“Oye, Quaid-e-Azam, let a man sleep! How am I going to guard this Taj Mahal if I don’t sleep well?” the chowkidar roared.

The servants shared a spirited relationship, always joking and pulling each other’s leg. The guard’s name was Changez Gul, but Sikander teasingly called him Genghis Khan’s son. Changez returned the favour by calling Sikander Quaid-e-Azam, the Great Leader, the title given to the founder of Pakistan, Mohammad Ali Jinnah.

It was not because Sikander was the founder’s biggest fan or admired his politics; it was because he bore an uncanny resemblance to him. Tall, gaunt, with a triangular face and a slight gap between his front teeth that was noticeable only when he smiled broadly, Sikander could have passed for the founder’s twin brother. However, that is where the similarities ended and the differences magnified. But to Changez, it was the similarities that mattered the most.

He opened the wrought-iron gate and let Sikander drive the car into the front porch. The driver had just returned home after bringing fresh naans for the luncheon that Noor had organized for his circle of intellectual friends. After closing the gate, Changez returned to his seat and twirled his thick black moustache. Then, leaning his head back against the brass nameplate set into the gatepost behind him, he closed his eyes again.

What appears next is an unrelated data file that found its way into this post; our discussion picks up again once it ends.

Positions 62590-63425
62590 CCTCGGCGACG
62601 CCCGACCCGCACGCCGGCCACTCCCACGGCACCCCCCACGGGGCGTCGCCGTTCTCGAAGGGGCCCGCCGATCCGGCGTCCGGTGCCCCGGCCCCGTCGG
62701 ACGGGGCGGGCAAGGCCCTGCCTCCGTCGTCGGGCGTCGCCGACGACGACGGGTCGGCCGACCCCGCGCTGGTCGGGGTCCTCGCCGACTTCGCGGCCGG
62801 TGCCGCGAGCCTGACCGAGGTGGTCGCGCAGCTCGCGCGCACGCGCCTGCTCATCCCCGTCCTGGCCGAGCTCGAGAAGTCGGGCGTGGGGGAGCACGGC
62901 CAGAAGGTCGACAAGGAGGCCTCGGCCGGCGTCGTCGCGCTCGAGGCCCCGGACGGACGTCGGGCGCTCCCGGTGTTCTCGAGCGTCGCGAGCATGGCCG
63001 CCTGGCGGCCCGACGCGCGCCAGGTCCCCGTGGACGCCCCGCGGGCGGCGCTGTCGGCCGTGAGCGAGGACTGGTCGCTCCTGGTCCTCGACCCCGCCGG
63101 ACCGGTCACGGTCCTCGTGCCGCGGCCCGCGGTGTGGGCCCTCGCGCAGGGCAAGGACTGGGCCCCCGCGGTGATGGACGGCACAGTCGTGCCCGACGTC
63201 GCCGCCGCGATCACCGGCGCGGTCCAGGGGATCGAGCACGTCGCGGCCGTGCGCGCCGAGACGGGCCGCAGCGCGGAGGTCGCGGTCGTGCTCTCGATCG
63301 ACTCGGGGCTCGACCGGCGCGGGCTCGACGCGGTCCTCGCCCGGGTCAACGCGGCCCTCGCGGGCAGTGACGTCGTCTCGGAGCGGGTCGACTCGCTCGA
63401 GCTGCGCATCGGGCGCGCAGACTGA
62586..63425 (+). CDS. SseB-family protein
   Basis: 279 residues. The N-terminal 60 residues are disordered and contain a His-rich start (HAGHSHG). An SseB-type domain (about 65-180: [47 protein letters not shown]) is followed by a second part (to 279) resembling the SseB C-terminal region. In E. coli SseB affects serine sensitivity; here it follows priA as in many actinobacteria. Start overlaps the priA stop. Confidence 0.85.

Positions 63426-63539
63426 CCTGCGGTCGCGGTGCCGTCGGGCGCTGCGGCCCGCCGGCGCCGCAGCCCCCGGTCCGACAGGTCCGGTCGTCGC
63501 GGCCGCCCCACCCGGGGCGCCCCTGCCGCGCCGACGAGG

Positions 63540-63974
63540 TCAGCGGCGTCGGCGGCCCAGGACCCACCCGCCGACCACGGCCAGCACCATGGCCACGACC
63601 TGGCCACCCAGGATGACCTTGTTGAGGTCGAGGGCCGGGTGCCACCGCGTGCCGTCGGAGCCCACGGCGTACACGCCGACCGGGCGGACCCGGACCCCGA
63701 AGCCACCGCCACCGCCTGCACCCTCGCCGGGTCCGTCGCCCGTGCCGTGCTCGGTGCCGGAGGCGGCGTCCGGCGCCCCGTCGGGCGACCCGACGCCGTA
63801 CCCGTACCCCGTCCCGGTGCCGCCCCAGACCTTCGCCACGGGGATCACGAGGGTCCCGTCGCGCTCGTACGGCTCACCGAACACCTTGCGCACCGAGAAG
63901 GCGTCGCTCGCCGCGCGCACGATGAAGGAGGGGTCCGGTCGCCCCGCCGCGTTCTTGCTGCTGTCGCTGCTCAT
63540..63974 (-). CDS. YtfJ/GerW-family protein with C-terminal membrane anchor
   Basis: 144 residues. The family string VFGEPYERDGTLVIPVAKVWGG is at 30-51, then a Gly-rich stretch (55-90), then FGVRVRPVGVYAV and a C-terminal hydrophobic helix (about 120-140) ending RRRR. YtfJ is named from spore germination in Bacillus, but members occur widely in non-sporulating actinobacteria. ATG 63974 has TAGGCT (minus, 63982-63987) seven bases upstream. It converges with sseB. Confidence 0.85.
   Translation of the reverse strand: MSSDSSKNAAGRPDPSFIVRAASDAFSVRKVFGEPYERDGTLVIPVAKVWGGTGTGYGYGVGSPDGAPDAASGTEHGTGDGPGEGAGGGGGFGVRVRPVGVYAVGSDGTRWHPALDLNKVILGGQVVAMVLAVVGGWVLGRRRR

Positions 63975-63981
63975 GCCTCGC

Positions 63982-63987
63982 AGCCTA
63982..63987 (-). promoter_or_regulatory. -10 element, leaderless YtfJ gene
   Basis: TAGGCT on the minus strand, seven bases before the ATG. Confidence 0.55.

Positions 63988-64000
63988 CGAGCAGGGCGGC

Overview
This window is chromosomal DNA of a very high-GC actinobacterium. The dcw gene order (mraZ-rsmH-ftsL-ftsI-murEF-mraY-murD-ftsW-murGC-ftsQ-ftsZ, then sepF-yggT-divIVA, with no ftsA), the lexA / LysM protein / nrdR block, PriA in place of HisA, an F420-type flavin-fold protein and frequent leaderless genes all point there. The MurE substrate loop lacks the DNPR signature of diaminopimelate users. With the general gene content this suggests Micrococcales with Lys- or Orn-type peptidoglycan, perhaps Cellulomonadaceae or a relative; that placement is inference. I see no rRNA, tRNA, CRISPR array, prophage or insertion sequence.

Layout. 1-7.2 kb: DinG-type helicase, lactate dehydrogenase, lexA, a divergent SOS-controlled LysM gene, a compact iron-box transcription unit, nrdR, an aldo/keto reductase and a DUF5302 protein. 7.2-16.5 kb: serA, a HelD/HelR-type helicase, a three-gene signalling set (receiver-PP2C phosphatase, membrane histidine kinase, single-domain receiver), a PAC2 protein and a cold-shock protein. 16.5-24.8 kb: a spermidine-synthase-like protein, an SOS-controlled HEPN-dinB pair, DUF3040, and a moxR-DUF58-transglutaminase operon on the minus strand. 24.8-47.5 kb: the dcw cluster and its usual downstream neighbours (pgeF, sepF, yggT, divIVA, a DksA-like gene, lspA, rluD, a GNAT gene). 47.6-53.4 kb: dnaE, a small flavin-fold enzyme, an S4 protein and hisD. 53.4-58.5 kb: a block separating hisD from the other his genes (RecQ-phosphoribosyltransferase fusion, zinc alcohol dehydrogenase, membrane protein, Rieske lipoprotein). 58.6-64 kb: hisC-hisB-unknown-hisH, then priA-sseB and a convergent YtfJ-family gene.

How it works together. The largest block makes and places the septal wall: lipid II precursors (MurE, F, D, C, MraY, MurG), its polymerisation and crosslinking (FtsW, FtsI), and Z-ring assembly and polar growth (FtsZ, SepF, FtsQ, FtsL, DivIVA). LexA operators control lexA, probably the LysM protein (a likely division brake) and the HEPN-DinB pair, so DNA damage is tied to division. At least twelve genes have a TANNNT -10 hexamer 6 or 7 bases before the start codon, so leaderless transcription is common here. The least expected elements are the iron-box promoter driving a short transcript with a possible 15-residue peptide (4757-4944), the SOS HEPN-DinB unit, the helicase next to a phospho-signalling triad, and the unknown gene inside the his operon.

The name, Kashana-e-Haq, meaning the House of Haq, or, in English, the Abode of Truth, had been carefully chosen by barrister Noor ul Haq. It was the only house on the street with a name instead of a number. No one knew if the name was a statement of sorts or if the barrister wanted to establish his aristocratic credentials in his adopted country. His house was in the Bihar Housing Society, a comparatively new and planned neighbourhood of Karachi.

Uprooted from their homeland with the partition of India in 1947, the refugees brought pieces of their ancestral hearts to Karachi and built pockets of memory markers, giving them names like Delhi Muslim Society, Hyderabad Colony, Bangalore Town, Rajputana Colony and Agra Taj Colony.

The streets of Bihar Housing Society, usually swarming with people, were deserted that morning. Most Sunday mornings were greeted by the discordant clamour of kids playing cricket in the park nearby, or the cacophony of snarled traffic and the competing calls of hustling pedlars. But that day, the heat muzzled the urban symphony; it swept away all memory of the floods of July and drove everyone away, except for a lone subzi-wallah, a vegetable hawker, who pushed his rickety cart to establish his monopoly in the neighbourhood.

Inside the Kashana, the ceiling fans recirculated hot air at full speed while the heavy silk curtains, drawn in every room, struggled to keep the house cool and dark. The mouth-watering aroma of tandoori meat, wafting out from the kitchen, was the only reminder that not everything had gone to hell. In the background, the radio blasted a hit song from a recently released Indian movie.